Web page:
The 1970s was the decade when peak limiters and AGC amps were transformed from equipment that kept a station's modulation within FCC limits into creative tools to tailor a unique on-air sound. With the right audio processor and careful tweaking, you could also beat out the competition in loudness wars – or not. CBS Labs Audimax/Volumax combinations, Gates Solid Statesman limiters and later, Optimod 8000s were common. However, the equipment market was flooded with various AGCs, compressors, squashers, clippers and limiters that promised to make your signal stand out. Some delivered on their claims, others, not so much. Lurking in the deep recesses of the attic is a Wilkinson GCA-1 AGC amplifier. Time to dust it off and take a look.
This processor design dates to 1970. Along with its companion peak limiter, the LA2-CS, it was sold by Wilkinson for a number of years, and in 1978 by TTC when they bought out the company. A total of around 300 GCA-1s were manufactured.
It was one of the first AGC amps to use a true RMS detector. Many contemporary processors used a simple diode detectors in various forms – bridge, full wave, voltage doubler, or capacitor-diode pump. All of these circuits were peak detectors, meaning they responded to the peak, and not the average, or RMS program level.
One of the biggest problems with peak detectors in AGC amps is that they are more responsive to asymmetrical waveforms, which are predominately speech, and less responsive to symmetrical signals, which are the norm in pre-recorded music. The end result is that music always sounds louder than speech. Sometimes AGC amp circuits had work-arounds for this problem, usually involving slowing down the attack time. The reasoning was that the AGC wouldn't respond to peaks of short duration. In practice, this didn't work very well.
True RMS detectors worked reasonably well at solving these problems, and were a cut above conventional diode detectors. The problem was that they produced an unnatural sound in the process. These unnatural artifacts of course, sounded worse the harder the processor was pushed. With the slower attack times of the GCA-1, it was not too noticeable.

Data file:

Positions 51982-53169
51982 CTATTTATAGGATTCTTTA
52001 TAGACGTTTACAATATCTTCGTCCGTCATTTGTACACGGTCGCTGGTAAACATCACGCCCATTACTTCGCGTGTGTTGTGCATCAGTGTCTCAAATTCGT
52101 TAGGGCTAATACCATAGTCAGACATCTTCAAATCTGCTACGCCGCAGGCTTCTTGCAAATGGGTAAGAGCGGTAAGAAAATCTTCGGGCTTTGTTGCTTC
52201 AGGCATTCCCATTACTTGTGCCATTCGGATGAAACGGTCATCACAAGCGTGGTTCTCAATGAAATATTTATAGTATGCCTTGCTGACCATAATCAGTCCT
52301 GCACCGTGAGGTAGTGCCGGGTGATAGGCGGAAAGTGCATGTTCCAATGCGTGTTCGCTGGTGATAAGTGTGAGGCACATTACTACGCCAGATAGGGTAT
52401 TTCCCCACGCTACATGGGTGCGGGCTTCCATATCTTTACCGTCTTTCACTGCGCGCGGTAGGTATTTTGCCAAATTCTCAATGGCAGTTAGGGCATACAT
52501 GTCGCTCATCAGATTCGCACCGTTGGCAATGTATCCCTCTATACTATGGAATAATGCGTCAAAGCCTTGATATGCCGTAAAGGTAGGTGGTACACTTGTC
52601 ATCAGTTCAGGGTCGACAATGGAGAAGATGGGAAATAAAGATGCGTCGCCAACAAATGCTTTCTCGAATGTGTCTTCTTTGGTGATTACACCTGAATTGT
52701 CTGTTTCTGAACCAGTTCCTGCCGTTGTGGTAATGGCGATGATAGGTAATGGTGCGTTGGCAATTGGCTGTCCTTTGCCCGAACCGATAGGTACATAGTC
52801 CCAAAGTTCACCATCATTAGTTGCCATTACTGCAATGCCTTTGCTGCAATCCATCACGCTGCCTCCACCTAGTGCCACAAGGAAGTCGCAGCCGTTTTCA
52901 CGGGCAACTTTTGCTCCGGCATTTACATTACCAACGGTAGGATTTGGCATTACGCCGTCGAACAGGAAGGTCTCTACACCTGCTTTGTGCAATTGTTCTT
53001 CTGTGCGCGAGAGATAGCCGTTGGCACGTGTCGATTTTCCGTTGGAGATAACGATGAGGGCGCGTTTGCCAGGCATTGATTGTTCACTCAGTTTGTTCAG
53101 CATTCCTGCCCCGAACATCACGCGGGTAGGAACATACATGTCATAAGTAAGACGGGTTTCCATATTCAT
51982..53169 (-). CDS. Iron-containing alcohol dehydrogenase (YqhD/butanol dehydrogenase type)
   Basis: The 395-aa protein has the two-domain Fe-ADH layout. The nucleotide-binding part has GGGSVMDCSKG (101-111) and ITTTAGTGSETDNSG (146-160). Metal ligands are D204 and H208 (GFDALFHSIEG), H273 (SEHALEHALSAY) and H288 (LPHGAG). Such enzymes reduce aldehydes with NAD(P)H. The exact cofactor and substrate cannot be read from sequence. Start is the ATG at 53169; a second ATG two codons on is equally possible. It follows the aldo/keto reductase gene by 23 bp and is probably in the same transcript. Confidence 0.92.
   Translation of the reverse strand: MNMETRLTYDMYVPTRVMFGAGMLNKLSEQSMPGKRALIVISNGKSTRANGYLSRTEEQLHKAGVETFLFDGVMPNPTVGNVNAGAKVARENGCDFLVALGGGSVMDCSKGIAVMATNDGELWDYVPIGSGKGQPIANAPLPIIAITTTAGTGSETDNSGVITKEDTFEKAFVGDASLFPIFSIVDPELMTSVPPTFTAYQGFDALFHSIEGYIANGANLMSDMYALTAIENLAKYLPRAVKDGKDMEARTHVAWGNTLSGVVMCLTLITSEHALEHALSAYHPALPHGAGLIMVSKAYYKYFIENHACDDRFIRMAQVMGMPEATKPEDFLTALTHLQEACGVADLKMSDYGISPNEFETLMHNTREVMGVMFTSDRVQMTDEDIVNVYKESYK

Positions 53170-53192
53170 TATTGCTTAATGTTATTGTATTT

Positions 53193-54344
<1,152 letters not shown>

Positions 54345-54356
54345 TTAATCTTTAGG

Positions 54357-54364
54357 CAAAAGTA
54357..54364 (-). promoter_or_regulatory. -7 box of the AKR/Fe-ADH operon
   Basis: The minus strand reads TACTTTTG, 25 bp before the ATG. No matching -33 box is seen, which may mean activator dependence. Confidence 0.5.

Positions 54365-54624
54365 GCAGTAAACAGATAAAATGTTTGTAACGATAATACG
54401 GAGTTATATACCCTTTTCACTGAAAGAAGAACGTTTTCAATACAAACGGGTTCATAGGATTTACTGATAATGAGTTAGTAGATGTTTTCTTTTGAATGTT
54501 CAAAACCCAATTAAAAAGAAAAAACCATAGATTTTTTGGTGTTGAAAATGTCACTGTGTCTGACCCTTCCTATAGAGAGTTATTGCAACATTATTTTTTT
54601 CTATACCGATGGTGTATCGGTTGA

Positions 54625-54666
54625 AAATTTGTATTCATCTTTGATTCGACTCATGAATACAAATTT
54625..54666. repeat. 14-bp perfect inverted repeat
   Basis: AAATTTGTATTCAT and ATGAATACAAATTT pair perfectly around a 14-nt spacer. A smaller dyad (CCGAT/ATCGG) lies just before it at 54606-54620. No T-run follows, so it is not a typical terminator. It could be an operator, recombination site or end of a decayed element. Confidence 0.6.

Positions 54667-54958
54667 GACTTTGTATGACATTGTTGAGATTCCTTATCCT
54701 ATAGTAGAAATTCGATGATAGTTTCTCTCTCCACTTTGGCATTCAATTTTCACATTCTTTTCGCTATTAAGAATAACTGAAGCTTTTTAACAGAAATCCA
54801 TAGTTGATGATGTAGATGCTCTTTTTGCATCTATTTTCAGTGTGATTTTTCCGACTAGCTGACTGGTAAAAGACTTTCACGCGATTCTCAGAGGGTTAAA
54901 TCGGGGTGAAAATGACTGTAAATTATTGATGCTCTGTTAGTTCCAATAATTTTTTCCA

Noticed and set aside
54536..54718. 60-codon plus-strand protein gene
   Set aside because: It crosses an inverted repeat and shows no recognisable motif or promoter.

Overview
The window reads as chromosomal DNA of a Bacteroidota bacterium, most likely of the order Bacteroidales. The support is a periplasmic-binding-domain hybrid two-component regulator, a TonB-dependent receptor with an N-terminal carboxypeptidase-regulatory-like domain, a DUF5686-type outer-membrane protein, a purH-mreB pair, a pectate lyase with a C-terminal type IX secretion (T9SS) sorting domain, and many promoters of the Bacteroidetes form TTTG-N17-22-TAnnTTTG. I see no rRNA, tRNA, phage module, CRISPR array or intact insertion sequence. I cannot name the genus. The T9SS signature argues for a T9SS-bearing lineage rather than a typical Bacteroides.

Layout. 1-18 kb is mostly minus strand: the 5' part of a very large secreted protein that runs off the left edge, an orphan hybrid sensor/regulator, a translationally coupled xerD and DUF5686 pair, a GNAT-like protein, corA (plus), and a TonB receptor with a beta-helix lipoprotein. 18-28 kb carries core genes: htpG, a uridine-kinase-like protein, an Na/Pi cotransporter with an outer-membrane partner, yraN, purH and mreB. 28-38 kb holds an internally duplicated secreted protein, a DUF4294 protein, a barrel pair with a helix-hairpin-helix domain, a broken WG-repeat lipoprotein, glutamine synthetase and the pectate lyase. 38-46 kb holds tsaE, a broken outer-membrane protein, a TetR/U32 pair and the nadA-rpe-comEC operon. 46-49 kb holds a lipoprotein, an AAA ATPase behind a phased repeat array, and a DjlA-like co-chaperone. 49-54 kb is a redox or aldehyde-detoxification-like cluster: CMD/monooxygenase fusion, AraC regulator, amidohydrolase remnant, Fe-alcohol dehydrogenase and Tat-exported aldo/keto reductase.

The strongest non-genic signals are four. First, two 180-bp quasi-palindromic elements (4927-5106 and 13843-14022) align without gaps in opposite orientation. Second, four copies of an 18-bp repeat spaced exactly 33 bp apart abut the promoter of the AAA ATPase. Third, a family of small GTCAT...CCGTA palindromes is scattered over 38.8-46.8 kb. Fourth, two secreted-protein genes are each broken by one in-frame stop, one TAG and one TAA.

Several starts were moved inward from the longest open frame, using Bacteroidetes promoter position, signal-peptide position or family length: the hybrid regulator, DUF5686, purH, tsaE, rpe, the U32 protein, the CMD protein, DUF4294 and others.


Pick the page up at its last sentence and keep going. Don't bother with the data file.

Gain control in the GCA-1 was provided by a voltage-variable attenuator with a Raytheon CK1116 Raysistor as the control element. The Raysistor was just an incandescent lamp and photocell in a TO-5 can. It had a very long life, as with all lamps however, it would eventually burn out. Replacement required a complete recalibration of the processor, as the characteristics of individual Raysistors varied considerably. The savvy engineer kept a few spares in the parts bin, as the GCA-1 was dead in the water without them.
The Raysistor was a slow-responding device by design, and it was the limiting factor in attack time. Recovery time could be adjusted from .25 to 2 seconds by changing a resistor-capacitor combination.
In the early 1970s, integrated circuit technology was in its infancy, and like most broadcast gear of the time, the GCA-1 was designed around discrete components. The circuits included a regulated 25-volt supply, a wide band, low distortion amp with about 60 dB gain, an electronically-variable attenuator, level discriminator and sense amplifier, and true RMS detector.
Specifications included distortion of 0.1% or less, response of 50 Hz to 20 Khz +/-0.25 dB, a compression ratio of 16 to 1 and a gain control range of +15 to -20 dB from normal gain setting.
The GCA-1 was designed by Bill Johnson, who is best remembered as the tech support guy from Wilkinson (and before that, ITA) who always went the extra mile for customers. Johnson also designed the Wilkinson FME-10 exciter, which in the early 70s, was the gold standard for exciters, having unparalleled noise specs.
Wilkinson Electronics was founded the late 1960s by Guffy Wilkinson, a former ITA salesman. The company bought the ITA transmitter line, and manufactured updated designs featuring solid state drivers and other refinements. They eventually sold a full line of AM and FM transmitters and audio products. Guffy passed away in 1979, and the company began to have financial difficulties. Wilkinson Electronics was sold to TTC in Arvada, Colorado in 1981, which in turn was sold to Larcan in 1993.
This GCA-1, serial number 004, was purchased in 1971 by a classical music station, where it was in the program chain for a number of years before moving to backup status. It was retired in the early 1980s. When set up on the bench and put through initial test setup procedures some 30 years later, it was still meets original specs.
The GCA-1 had a somewhat undeserved reputation for not sounding good or not working properly. Often this was because commission-hungry salesmen and dealers sold them to stations with Top-40 or AOR formats, for which they were not well suited. However, when properly installed and set up at stations with easy listening or classical formats, it often turned out to be just what the doctor ordered.